Cleopatra, in terror, flees to her monument and sends Antony word that she is dead.

Act 4, scene 14

Antony, receiving the news that Cleopatra has taken her own life, orders Eros to kill him. Eros instead kills himself….

Act 4, scene 15

Antony is pulled up into the monument, where he dies.

Act 5, scene 1

Caesar expresses grief for Antony’s death. Fearing that Cleopatra will kill herself and thus prevent his displaying her in his…

Act 5, scene 2

While Proculeius is delivering Caesar’s message of comfort to Cleopatra, other of Caesar’s soldiers surprise and capture her. Dolabella enters…

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Scene 1
Enter Caesar with Agrippa, Dolabella, Maecenas,
Gallus, and Proculeius, his council of war.

CAESAR, aside to Dolabella 
 Go to him, Dolabella, bid him yield.
 Being so frustrate, tell him, he mocks
 The pauses that he makes.
DOLABELLA  Caesar, I shall.
Dolabella exits.

Enter Dercetus with the sword of Antony.

5 Wherefore is that? And what art thou that dar’st
 Appear thus to us?
DERCETUS  I am called Dercetus.
 Mark Antony I served, who best was worthy
 Best to be served. Whilst he stood up and spoke,
10 He was my master, and I wore my life
 To spend upon his haters. If thou please
 To take me to thee, as I was to him
 I’ll be to Caesar; if thou pleasest not,
 I yield thee up my life.
CAESAR 15 What is ’t thou say’st?
 I say, O Caesar, Antony is dead.

Antony and Cleopatra
ACT 5. SC. 1

 The breaking of so great a thing should make
 A greater crack. The round world
 Should have shook lions into civil streets
20 And citizens to their dens. The death of Antony
 Is not a single doom; in the name lay
 A moiety of the world.
DERCETUS  He is dead, Caesar,
 Not by a public minister of justice,
25 Nor by a hirèd knife, but that self hand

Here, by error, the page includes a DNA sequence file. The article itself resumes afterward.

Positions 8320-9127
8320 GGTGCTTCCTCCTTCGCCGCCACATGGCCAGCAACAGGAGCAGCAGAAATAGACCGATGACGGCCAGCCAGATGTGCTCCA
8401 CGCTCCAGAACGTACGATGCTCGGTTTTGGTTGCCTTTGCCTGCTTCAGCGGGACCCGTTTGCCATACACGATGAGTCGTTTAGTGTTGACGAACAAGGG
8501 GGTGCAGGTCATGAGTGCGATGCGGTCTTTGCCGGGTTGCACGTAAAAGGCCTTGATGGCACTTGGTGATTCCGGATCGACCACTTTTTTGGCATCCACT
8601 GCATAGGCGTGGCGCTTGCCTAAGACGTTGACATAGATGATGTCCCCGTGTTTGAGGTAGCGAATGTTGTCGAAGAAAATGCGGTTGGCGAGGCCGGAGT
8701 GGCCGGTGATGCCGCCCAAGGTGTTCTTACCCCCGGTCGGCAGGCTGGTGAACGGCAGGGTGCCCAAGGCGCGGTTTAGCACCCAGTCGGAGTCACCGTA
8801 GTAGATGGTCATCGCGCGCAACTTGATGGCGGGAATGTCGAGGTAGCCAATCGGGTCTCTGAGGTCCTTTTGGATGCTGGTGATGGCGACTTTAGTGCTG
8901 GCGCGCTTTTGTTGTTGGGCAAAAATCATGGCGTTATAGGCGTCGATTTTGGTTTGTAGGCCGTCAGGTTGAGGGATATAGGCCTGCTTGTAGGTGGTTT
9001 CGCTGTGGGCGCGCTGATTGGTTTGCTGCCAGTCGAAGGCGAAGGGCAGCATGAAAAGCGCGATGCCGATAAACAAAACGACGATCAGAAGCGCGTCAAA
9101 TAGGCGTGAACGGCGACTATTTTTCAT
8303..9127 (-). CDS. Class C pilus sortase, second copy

Which writ his honor in the acts it did
 Hath, with the courage which the heart did lend it,
 Splitted the heart. This is his sword.
 I robbed his wound of it. Behold it stained
30 With his most noble blood.
CAESAR  Look you sad, friends?
 The gods rebuke me, but it is tidings
 To wash the eyes of kings.
AGRIPPA  And strange it is
35 That nature must compel us to lament
 Our most persisted deeds.
MAECENAS  His taints and honors
 Waged equal with him.
AGRIPPA  A rarer spirit never
40 Did steer humanity, but you gods will give us
 Some faults to make us men. Caesar is touched.
 When such a spacious mirror’s set before him,
 He needs must see himself.
CAESAR  O Antony,
45 I have followed thee to this, but we do lance
 Diseases in our bodies. I must perforce
 Have shown to thee such a declining day
 Or look on thine. We could not stall together
 In the whole world. But yet let me lament
50 With tears as sovereign as the blood of hearts

Antony and Cleopatra
ACT 5. SC. 1

 That thou my brother, my competitor
 In top of all design, my mate in empire,
 Friend and companion in the front of war,
 The arm of mine own body, and the heart
55 Where mine his thoughts did kindle—that our stars
 Unreconciliable should divide
 Our equalness to this. Hear me, good friends—

Enter an Egyptian.

 But I will tell you at some meeter season.
 The business of this man looks out of him.
60 We’ll hear him what he says.—Whence are you?
 A poor Egyptian yet, the Queen my mistress,
 Confined in all she has, her monument,
 Of thy intents desires instruction,
 That she preparedly may frame herself
65 To th’ way she’s forced to.
CAESAR  Bid her have good heart.
 She soon shall know of us, by some of ours,
 How honorable and how kindly we
 Determine for her. For Caesar cannot live
70 To be ungentle.
EGYPTIAN  So the gods preserve thee.He exits.
 Come hither, Proculeius. Go and say
 We purpose her no shame. Give her what comforts
 The quality of her passion shall require,
75 Lest, in her greatness, by some mortal stroke
 She do defeat us, for her life in Rome
 Would be eternal in our triumph. Go,
 And with your speediest bring us what she says
 And how you find of her.
PROCULEIUS 80 Caesar, I shall.
Proculeius exits.

Antony and Cleopatra
ACT 5. SC. 2

 Gallus, go you along.Gallus exits.
 Where’s Dolabella,
 To second Proculeius?
ALL  Dolabella!
85 Let him alone, for I remember now
 How he’s employed. He shall in time be ready.
 Go with me to my tent, where you shall see
 How hardly I was drawn into this war,
 How calm and gentle I proceeded still
90 In all my writings. Go with me and see
 What I can show in this.
They exit.